Breton thought Surrealist painting should focus on the imitation of nature—a fairly conservative notion to be tossing around in the 20th century. Surrealism’s revolutionary tendencies were all in the content. In his 1924 manifesto, Breton defined Surrealism as “pure psychic automatism by means of which one intends to express… the actual functionality of thought.” Surrealists didn’t do away with representation, but they did bring dream imagery and reality together.
As a Surrealist, Ray was committed to recording and depicting experiences with bodies and objects. Yet the actual subjects he chose mattered very little to him; they merely served as tools for his creative liberties. Thus, in 1926, when he photographed a mask from the Sepik River region of New Guinea, his main concern was dramatic lighting. In the photo, the mask appears to be emerging from the darkness, a disembodied head defined by strong tonal contrasts and deep shadows. Similarly, in “Black and White” (1926), a mask from the Ivory Coast is clutched by a bare-shouldered white female model; eyes closed, she rests her head on a table next to it. Any critical acknowledgment of either mask’s history or relationship to French colonialism is absent.
Ray took the same approach to photographing the collection at the Institut. In his original “Mathematical Objects” (1934-35), models are depicted in pairs or on top of one another, partly enveloped in or emerging from shadow. As mathematics professor François Apéry explains in the exhibition catalog, mathematically speaking, these paired models typically have nothing to do with one another. In fact, he points out that one form Ray singled out for aesthetic contemplation isn’t a model at all: “…the object on the right has no more (or less) mathematical significance than the stretcher of a canvas does for a painting; it is in fact the supporting base belonging to another model…”
When cropped versions of the photos were published in Cahiers d’Art in May of 1936, Breton himself thought the objects needed an extra Surrealist kick, and proposed giving them poetic titles like “Hypnotic Sleep,” “The Rose Penitents,” and “The Abandoned Novel.” Ray declined, but clearly the idea stayed with him. A decade later and a continent away, he decided to see what else he could squeeze from the series.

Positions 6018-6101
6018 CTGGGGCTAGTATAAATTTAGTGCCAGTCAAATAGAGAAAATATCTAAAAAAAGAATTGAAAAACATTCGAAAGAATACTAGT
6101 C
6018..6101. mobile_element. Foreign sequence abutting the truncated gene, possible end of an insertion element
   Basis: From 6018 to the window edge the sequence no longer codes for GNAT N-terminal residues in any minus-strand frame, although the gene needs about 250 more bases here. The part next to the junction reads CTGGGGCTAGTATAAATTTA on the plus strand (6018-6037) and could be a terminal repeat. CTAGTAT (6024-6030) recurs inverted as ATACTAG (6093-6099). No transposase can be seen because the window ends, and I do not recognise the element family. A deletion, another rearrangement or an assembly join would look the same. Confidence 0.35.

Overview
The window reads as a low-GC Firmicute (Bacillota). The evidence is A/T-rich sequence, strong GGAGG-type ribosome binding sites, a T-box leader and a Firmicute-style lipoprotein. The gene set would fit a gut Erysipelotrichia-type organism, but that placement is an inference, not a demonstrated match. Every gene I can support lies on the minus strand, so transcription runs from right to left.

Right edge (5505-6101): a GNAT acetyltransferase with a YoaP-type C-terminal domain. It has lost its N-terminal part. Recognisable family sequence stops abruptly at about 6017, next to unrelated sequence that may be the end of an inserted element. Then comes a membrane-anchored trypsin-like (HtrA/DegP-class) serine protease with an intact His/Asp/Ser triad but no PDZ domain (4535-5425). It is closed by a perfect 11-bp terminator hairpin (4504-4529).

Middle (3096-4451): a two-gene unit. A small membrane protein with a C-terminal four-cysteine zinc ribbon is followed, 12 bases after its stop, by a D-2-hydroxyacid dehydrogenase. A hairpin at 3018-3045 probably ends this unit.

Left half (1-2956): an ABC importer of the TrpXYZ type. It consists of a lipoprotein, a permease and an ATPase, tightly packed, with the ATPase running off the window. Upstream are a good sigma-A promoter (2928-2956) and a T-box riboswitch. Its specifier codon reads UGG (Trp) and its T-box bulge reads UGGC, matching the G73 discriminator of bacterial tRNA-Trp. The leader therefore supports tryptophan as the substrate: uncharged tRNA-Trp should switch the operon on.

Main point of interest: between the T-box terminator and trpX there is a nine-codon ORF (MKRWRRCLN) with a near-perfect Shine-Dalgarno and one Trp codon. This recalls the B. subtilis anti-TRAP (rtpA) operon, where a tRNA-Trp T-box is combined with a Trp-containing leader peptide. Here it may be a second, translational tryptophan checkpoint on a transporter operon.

The resulting “Shakespearean Equations” include a few extraneous elements not in the original photos—the occasional butterfly or chess piece, for example. In the background of “Julius Caesar” (1948), a blackboard has a few algebraic formulas scrawled across it; one appears to be the square root of the artist’s name. Otherwise, the canvases are relatively faithful to the photos, and executed in an unglamorous, matter-of-fact way. In Hollywood, Ray may have been eager to return to painting, but he resisted the opportunities oil paint offers for delectation. Throughout the series, Ray marries loose, facile-looking black outlines to thin scrubbed areas of washed-out color or shadow.
Despite some clear affinities between the images and the plays, Ray seems to have picked them with the same randomness Breton applied to his own suggestions. Apparently Ray enjoyed asking viewers to try to match titles to paintings themselves. As he said during a lecture in 1954: “Sometimes they got it right; sometimes, of course, they didn’t, and it was just as well.”
Shakespeare was likely not any more important to Ray than Dogon masks, disemboweled lamp shades, or plaster casts of the Venus de’ Medici, all of which appeared in his work over the years. At the Phillips Collection, viewers can follow the threads of Ray’s visual attractions and see how the artist wove them together. The resulting show offers puns, puzzles, and plenty of charm—but one wonders if that’s really enough.
1600 21st St. NW. $10-$12. (202) 387-2151. phillipscollection.org